- "To The Colors" (or "To the Color"): Used to render honors to the nation. It is used when no band is available to render honors, or in ceremonies requiring honors to the nation more than once. "To the Colors" commands all the same courtesies as the National Anthem. The most common use of "To The Colors" is when it is sounded immediately following "Retreat". During this use of the call, the flag is lowered.
Many of the familiar calls have had words made up to fit the tune. For example, the U.S. "Reveille" goes:
- I can't get 'em up,
- I can't get 'em up,
- I can't get 'em up this morning;
- I can't get 'em up,
- I can't get 'em up,
- I can't get 'em up at all!
- The corporal's worse than the privates,
- The sergeant's worse than the corporals,
- Lieutenant's worse than the sergeants,
- And the captain's worst of all!
- < repeat top six lines >
and the U.S. "Mess Call":
- Soupy, soupy, soupy, without a single bean:
- Coffee, coffee, coffee, without a speck of cream:
- Porky, porky, porky, without a streak of lean.
and the U.S. "Assembly":
- There's a soldier in the grass
- With a bullet up his ass
- Take it out, take it out
- Like a good Girl Scout!
and the U.S. "Taps"
- Day is done
- Gone the sun
- From the lake, from the hills, from the sky
- All is well, safely rest
- God is nigh
Irving Berlin wrote a tune called, "Oh, How I Hate to Get Up in the Morning". In a filmed version of his musical, This Is the Army, he plays a World War I doughboy whose sergeant exhorts him with this variant of words sung to "Reveille": "Ya gotta get up, ya gotta get up, ya gotta get up this morning!" after which Berlin sang the song.
"Taps" has been used frequently in popular media, both sincerely (in connection with actual or depicted death) and humorously (as with a "killed" cartoon character). It is the title of a 1981 movie of the same name.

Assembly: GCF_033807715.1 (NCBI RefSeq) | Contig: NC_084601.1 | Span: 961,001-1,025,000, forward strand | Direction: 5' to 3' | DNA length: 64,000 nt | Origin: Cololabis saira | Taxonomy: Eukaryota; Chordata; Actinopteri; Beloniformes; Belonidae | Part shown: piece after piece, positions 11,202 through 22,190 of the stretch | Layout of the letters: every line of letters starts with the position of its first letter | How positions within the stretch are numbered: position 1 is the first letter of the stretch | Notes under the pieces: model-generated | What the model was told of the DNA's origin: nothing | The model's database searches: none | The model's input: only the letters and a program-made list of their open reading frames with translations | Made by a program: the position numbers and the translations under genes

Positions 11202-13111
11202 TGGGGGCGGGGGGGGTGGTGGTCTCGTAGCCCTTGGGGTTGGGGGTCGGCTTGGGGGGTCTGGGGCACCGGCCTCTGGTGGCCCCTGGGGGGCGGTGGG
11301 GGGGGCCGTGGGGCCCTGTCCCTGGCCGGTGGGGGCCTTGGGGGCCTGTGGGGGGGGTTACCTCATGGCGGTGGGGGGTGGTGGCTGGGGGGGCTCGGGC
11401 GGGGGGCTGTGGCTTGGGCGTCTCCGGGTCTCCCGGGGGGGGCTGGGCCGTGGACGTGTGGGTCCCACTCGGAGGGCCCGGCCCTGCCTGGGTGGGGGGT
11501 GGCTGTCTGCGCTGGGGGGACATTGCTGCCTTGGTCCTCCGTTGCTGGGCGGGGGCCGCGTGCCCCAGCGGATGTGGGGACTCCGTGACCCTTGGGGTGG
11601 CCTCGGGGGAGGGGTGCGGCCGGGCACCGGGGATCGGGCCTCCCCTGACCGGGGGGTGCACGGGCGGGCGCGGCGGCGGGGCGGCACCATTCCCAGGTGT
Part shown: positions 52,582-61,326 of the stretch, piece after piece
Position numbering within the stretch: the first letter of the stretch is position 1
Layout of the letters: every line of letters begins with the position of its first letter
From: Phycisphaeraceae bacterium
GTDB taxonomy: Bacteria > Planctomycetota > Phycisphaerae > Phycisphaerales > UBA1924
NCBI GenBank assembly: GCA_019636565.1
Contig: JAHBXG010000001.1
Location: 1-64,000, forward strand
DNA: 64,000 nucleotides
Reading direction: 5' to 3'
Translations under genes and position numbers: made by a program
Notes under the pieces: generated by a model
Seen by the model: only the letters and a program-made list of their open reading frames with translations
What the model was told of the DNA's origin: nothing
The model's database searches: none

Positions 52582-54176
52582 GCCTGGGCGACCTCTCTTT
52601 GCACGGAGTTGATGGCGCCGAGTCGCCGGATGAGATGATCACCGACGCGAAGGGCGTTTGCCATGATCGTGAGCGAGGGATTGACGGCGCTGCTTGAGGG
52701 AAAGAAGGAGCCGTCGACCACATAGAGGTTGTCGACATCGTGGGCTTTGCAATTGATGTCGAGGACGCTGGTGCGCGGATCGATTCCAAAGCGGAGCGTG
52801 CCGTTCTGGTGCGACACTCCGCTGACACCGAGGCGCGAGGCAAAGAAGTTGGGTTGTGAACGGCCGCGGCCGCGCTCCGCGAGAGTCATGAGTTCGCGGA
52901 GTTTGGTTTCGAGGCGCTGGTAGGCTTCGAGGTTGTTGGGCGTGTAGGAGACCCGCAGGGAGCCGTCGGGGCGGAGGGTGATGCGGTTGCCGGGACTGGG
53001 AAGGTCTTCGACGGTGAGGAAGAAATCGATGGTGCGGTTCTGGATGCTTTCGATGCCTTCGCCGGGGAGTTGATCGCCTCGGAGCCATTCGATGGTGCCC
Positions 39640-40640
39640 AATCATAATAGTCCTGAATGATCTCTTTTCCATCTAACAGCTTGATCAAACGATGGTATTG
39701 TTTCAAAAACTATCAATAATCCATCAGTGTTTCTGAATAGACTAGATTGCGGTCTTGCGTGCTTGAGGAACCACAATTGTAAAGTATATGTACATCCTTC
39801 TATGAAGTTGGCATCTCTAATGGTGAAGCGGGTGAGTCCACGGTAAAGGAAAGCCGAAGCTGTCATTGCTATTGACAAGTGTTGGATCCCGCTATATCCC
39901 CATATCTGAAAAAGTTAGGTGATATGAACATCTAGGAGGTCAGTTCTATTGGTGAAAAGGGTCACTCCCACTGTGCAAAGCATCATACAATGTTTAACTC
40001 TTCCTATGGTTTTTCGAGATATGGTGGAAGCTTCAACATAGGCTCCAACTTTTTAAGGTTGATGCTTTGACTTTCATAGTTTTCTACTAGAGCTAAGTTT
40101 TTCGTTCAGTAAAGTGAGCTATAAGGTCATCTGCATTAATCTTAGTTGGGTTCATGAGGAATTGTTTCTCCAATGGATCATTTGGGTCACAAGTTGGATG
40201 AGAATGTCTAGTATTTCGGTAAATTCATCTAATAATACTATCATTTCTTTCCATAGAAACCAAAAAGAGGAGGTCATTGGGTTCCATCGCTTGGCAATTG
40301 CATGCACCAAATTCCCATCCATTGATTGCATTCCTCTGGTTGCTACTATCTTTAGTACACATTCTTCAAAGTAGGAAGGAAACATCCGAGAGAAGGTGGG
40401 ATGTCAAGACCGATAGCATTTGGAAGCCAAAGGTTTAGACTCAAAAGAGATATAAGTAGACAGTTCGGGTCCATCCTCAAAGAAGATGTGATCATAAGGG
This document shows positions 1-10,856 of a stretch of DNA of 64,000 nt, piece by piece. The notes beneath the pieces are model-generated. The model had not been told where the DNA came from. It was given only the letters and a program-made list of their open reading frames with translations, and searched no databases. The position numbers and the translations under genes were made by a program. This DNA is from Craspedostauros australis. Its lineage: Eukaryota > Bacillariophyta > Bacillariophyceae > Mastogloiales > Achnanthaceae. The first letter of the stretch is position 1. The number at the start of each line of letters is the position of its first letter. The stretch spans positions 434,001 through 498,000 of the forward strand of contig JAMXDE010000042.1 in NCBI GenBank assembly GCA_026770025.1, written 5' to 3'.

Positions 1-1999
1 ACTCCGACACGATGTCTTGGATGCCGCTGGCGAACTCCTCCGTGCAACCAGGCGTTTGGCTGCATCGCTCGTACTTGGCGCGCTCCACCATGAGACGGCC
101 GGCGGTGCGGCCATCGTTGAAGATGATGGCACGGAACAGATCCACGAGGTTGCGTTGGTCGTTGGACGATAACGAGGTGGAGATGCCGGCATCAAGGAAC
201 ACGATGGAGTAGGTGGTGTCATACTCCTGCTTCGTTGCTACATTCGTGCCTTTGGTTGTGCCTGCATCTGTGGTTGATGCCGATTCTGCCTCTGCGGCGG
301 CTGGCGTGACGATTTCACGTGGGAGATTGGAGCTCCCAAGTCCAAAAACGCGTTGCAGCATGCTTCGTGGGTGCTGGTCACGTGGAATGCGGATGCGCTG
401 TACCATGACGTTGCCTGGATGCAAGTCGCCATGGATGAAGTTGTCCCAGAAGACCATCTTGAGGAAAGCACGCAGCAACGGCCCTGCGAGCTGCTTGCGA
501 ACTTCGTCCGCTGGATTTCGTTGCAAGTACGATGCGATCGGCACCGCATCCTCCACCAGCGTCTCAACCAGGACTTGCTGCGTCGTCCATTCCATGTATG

"First call" is best known for its use in thoroughbred horse racing, where it is also known as the "Call to the Post". It is used to herald (or summon) the arrival of horses onto the track for a race.
Another popular use of the "Mess Call" is a crowd cheer at football or basketball games. The normal tune is played by the band, with a pause to allow the crowd to chant loudly, "Eat 'em up! Eat 'em up! Rah! Rah! Rah!"
|Wikimedia Commons has media related to Bugle calls.|
- Bugle calls of the Bersaglieri Corps (Italian Army)
- Bugle calls of the Norwegian Army
- Bugle and trumpet calls of the Mexican Armed Forces
- Military rites
- Ruffles and flourishes
- Upton, Emory (1867). A New System of Infantry Tactics. pp. (appendix).
- Keating, Gerald (1993). "Buglers and Bugle Calls in the U.S. Army". Army History. U.S. Army Center of Military History (27): 16–18. Retrieved 24 Feb 2022.
- "An Introductory History of the Bugle From its Early Origins to the Present Day". Taps Bugler. 2019. Retrieved 24 Feb 2022.
- "The military bugle". 2021. Retrieved 24 Feb 2022.
- Dobney, Jayson Kerr (2004). "Military Music in American and European Traditions". The Metropolitan Museum of Art. Retrieved 24 Feb 2022.
- "Reveille, Retreat, and Taps" (PDF). Defense Logistics Agency. Retrieved September 26, 2020.
- "U.S. Army Bands — Bugle calls — Reveille". Retrieved 7 May 2011.
- Sperber, Hans (1951). "Bugle Calls". Midwest Folklore. Indiana University Press. 1 (3): 167–170. JSTOR 4317288.